There are a number of caveats to this study's methods and results, including the soil moisture data set used and the focus on drought onset. The Oklahoma Mesonet is unique in the United States with respect to its station density, spatial extent, and record (time) length. Therefore, the results are somewhat data set dependent, and additional analysis is required to determine the utility of other soil moisture networks that are less dense or have a shorter period of record for drought early warning. In addition, the spatial dimension of drought events could be better characterized if the in situ soil moisture were integrated into a gridded soil moisture or moisture stress product. To accomplish this, it may be useful to combine the ESI, which provides complete spatial coverage, with in situ soil moisture observations (only provide information at a discrete point) to develop a more comprehensive drought early warning system.

The results of this study highlight the utility of in situ soil moisture observations for providing early warning of flash droughts. One of the many conclusions from the World Meteorological Organization/United Nations Strategy for International Disaster Reduction Expert Meeting on Agricultural Drought Indices in 2010 was a need for establishment of soil moisture monitoring networks where they do not currently exist [Heim and Brewer, 2012]. This recommendation was born from the vital information that soil moisture provides for drought monitoring [Narasimhan and Srinivasan, 2005; Bolten et al., 2010]. In this study, we find that in situ soil moisture observations are able to capture the onset of flash drought conditions earlier than the current USDM monitoring system. Soil moisture percentiles are found to provide flash drought early warning in all nine of Oklahoma's climate divisions, suggesting that its utility is somewhat consistent across a relatively large region. Further evaluations are necessary to comprehensively quantify the ability and limitations of soil moisture observations for nationwide drought early warning. However, based on the results presented here, we conclude that in situ soil moisture observations provide important information for early warning of flash drought events in the Southern Great Plains of the United States.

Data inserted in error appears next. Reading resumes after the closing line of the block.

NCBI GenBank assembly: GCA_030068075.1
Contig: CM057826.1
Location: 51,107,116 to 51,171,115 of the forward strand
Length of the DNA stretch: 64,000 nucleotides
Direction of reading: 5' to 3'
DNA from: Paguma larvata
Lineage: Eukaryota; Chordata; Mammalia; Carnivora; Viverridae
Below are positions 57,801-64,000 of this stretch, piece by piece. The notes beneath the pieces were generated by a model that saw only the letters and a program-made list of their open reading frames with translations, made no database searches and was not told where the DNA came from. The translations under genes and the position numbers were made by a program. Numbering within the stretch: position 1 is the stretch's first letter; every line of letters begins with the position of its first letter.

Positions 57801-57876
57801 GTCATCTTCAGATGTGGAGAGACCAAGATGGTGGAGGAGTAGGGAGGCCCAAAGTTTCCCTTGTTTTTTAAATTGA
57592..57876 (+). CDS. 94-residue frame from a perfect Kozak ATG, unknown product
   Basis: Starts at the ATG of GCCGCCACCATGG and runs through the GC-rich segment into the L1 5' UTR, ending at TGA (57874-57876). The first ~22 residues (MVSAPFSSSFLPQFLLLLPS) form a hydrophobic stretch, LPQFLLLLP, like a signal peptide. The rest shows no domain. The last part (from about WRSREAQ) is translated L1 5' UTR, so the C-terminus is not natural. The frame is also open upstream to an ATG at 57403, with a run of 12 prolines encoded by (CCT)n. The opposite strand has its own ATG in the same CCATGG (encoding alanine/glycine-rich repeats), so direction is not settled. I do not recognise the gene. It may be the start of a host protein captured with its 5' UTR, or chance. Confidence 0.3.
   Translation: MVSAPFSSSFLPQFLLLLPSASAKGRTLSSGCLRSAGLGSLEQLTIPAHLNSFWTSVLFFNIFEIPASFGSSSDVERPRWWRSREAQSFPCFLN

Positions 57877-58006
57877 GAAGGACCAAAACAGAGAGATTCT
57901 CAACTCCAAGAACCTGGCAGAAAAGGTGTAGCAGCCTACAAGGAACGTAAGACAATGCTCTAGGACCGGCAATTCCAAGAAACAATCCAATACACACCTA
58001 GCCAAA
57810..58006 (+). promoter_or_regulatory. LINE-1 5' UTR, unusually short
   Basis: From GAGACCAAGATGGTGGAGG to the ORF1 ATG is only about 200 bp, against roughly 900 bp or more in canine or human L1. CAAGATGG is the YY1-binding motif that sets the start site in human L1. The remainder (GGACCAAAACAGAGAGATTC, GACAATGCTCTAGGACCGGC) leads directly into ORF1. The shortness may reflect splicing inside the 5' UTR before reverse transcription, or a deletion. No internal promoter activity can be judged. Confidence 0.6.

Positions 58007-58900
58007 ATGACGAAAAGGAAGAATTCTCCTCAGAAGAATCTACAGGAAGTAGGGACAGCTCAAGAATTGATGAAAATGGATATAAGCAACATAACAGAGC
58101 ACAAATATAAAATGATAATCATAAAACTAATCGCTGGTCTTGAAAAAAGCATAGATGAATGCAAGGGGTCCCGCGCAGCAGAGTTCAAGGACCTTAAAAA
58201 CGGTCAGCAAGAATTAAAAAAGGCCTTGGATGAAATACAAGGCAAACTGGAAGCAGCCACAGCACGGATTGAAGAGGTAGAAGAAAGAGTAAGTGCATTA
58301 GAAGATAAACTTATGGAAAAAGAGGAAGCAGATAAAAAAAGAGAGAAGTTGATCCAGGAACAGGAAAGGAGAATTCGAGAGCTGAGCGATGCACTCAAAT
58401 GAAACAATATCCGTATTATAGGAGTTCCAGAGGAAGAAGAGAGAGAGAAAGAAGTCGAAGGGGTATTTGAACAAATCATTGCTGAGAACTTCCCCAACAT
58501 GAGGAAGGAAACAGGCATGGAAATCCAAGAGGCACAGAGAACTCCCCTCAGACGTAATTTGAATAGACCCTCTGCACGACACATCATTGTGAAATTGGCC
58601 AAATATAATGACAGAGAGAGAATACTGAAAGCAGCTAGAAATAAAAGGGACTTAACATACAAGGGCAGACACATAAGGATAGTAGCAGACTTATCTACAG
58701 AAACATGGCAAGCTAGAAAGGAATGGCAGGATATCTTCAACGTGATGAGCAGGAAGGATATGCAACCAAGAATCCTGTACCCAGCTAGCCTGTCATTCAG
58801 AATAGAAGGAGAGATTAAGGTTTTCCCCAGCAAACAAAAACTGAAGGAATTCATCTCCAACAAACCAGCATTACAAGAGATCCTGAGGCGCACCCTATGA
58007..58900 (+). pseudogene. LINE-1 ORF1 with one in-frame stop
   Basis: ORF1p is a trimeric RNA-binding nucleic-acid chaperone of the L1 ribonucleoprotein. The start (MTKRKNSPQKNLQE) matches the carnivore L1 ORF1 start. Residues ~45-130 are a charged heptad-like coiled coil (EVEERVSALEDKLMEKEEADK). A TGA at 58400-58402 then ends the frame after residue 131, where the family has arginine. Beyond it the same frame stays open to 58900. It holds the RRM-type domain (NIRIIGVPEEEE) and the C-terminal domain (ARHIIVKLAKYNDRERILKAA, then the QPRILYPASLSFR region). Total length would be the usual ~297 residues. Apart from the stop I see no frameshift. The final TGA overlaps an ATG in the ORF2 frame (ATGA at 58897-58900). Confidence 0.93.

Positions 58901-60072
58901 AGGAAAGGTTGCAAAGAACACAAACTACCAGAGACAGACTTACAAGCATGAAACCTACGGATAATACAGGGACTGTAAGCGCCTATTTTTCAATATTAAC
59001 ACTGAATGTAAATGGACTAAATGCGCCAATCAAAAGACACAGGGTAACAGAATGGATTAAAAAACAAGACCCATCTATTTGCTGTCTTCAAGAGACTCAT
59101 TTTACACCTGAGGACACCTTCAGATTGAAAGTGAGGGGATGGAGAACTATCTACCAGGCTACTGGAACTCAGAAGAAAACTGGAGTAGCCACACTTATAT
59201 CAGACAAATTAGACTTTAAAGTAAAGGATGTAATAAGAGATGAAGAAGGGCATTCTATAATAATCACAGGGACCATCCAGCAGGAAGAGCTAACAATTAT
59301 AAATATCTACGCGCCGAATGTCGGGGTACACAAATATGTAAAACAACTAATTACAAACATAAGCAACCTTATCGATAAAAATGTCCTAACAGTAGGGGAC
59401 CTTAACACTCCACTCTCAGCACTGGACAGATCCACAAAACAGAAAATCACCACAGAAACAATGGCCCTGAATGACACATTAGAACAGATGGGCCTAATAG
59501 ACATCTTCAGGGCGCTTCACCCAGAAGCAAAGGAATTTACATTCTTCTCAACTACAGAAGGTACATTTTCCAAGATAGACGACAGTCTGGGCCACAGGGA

Acknowledgments

The soil moisture data for this paper are freely available for from the Oklahoma Mesonet at http://www.mesonet.org/index.php/weather/daily_data_retrieval. The U.S. Drought Monitor information is available at http://droughtmonitor.unl.edu/. This work was supported by NSF grant AGS-1056796 to Texas A&M University. Finally, we would like to thank Trenton Franz and an anonymous reviewer for their helpful suggestions during the review process.